You are scared to death to hire in this economy, and with good reason. One of the scariest things a leader does is add a person to her team. When it goes well, hiring a new team member can be just what is needed to take the organization to the next level, hit the next milestone, and accelerate growth.
When it goes poorly, however, the best case is that it will be a total and complete waste of time. Most likely the result is much worse… The new hire will have an overall negative impact on the existing team and instead of taking steps toward your mission, everyone will fall backward and lose ground. The situation will need to be rectified and that will cost thousands of dollars in time, energy, and expense.
Most of the time, leaders make these kinds of hiring decisions by using their instincts. Truth be told, I am a big believer in leadership instinct and at Kutsko Consulting, we believe that it is one of the ingredients in the hiring process. But, it can’t be the whole process.
One of the major problems with hiring is that most of us tend to hire people we like and we tend to like people like us. When a leader hires a whole team of people like her, she misses out on the opportunity to add strength to the team that she does not have. So, how do we make sure we add someone to the team who is the best possible fit?
First of all, let’s define fit. Fit is often used when talking about a person’s performance, but there are many more layers to it than just one. We’ve found that there is the potential to fit in multiples areas: a person and their job, a person and their boss, a person, and their team. There is even a fit between how a person truly is and how they see themselves.
Most of the time, a person is not a good fit for the job they are in because the reality is that the job is not well defined and it changes all the time based on the whims of the boss. In an environment like this, it is almost impossible for a person to be a “good fit” unless they are a good fit for quickly adapting to constantly changing demands.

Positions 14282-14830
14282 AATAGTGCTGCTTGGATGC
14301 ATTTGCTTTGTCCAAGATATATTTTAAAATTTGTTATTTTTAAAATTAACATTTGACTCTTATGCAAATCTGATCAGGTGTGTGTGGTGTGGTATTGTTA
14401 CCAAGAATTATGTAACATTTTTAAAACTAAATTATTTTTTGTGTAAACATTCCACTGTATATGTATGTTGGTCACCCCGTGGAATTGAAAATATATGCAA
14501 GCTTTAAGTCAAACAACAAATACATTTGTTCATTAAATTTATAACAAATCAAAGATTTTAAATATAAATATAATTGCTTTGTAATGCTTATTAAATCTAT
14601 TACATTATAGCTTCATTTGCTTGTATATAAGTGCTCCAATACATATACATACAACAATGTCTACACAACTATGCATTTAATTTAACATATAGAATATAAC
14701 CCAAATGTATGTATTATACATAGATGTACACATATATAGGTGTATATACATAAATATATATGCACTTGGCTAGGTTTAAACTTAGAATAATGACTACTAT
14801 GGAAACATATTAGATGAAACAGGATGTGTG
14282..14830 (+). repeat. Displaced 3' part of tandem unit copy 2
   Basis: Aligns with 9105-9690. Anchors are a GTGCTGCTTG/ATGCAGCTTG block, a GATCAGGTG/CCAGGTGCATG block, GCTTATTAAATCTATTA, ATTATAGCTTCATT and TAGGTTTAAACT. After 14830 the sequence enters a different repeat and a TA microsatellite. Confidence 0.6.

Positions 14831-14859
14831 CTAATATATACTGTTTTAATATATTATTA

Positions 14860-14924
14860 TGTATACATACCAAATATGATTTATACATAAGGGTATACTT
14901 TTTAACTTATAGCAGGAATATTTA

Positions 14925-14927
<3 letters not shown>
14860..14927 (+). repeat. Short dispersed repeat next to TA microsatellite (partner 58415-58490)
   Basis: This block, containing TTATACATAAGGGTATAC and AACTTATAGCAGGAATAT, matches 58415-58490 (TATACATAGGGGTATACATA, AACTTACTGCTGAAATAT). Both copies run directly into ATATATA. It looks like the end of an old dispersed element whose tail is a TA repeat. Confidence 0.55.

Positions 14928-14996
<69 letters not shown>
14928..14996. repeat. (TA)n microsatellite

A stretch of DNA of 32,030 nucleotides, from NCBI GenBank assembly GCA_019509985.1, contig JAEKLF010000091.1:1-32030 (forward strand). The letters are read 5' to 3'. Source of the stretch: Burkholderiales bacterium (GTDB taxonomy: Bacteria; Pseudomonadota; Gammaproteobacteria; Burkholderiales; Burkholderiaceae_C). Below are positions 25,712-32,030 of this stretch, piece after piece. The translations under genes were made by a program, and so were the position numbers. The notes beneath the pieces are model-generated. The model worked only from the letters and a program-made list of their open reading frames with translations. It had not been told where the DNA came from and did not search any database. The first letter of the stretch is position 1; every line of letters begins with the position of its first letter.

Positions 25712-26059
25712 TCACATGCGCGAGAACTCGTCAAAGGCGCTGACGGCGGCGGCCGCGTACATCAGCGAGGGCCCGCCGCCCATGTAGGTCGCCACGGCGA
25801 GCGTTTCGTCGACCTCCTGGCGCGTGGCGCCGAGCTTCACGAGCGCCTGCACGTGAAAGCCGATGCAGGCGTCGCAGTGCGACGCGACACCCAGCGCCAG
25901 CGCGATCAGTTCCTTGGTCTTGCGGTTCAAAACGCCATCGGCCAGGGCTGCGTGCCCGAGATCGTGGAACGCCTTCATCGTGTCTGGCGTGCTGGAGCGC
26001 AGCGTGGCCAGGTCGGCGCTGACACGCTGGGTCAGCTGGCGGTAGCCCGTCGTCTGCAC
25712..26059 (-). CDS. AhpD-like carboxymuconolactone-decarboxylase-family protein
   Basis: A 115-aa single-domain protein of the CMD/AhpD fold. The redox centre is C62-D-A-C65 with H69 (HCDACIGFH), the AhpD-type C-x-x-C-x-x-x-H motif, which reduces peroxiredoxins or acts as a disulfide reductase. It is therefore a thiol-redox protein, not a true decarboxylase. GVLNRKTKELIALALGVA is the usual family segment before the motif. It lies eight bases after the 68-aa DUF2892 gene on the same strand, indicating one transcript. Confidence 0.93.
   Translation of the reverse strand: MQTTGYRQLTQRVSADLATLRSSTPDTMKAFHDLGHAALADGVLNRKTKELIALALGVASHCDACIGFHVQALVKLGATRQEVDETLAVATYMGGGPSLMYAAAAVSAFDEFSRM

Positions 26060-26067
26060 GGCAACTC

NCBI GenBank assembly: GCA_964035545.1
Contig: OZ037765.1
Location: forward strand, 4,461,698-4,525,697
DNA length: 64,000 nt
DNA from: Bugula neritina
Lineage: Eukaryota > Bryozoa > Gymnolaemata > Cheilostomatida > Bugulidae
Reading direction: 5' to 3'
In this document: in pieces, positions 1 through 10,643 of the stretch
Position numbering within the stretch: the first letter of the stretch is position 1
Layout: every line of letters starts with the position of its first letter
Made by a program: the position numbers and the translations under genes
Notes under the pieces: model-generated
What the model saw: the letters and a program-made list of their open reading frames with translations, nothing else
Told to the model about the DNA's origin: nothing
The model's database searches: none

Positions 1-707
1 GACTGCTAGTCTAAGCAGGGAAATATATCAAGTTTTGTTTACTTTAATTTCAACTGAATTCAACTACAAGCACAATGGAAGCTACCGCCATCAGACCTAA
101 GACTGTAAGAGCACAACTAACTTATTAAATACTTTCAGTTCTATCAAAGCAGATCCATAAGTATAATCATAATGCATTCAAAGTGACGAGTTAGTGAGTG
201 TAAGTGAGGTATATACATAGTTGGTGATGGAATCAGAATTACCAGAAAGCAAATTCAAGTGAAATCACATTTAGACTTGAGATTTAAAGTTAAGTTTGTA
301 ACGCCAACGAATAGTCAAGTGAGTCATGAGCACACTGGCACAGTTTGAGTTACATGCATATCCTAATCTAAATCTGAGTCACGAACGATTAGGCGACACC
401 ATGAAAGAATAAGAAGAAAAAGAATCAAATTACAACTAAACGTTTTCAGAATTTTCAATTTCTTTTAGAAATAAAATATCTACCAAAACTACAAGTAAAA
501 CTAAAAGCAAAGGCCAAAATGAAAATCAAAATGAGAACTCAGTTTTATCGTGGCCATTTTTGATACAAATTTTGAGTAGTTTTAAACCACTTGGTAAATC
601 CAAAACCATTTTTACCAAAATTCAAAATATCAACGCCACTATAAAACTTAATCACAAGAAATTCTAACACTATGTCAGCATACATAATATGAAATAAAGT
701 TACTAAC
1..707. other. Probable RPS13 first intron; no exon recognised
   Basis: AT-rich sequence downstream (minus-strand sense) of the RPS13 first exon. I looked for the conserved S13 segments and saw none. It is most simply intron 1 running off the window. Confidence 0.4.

That’s fine if that is what a job requires, and it needs to be clearly defined that way. So, first and foremost when defining fit the appropriate amount of care needs to be taken to accurately define the job. In addition to accurately defining the job, it is ideal that the culture of the team is also well understood, that the style of the boss is captured using valid and objective tools and that the other members of the team are also well-understood in key categories like behavior, motivation, soft skills, and emotional intelligence.
The best way to objectively define a job is through the use of psychometric talent assessments. Some assessments are designed to measure people. Others can be used to define a job role so that a person can be compared to it to see how good of a fit they are. We call this a Job Benchmark. When you have a clearly defined, accurate Job Benchmark you can give applicants an assessment when they apply for a job and then you can compare the results of their assessment with the benchmark for the job they are applying for.
Our software then analyzes the level of match between the candidate and the job and provides a report comparing the two. Providing this objective data to a hiring team ensures that they are no longer left with only their gut and instincts to make mission-critical hiring decisions.
Here are the ideal steps in the process of hiring the right person:
By following these steps you can avoid making a serious hiring mistake. Instead of going with your gut alone, you can add objective data about a candidate to your first impressions and instincts, their resume and your interview questions to make the best possible choice to add someone to your team who will truly be an asset and help you take the team where you know it can go.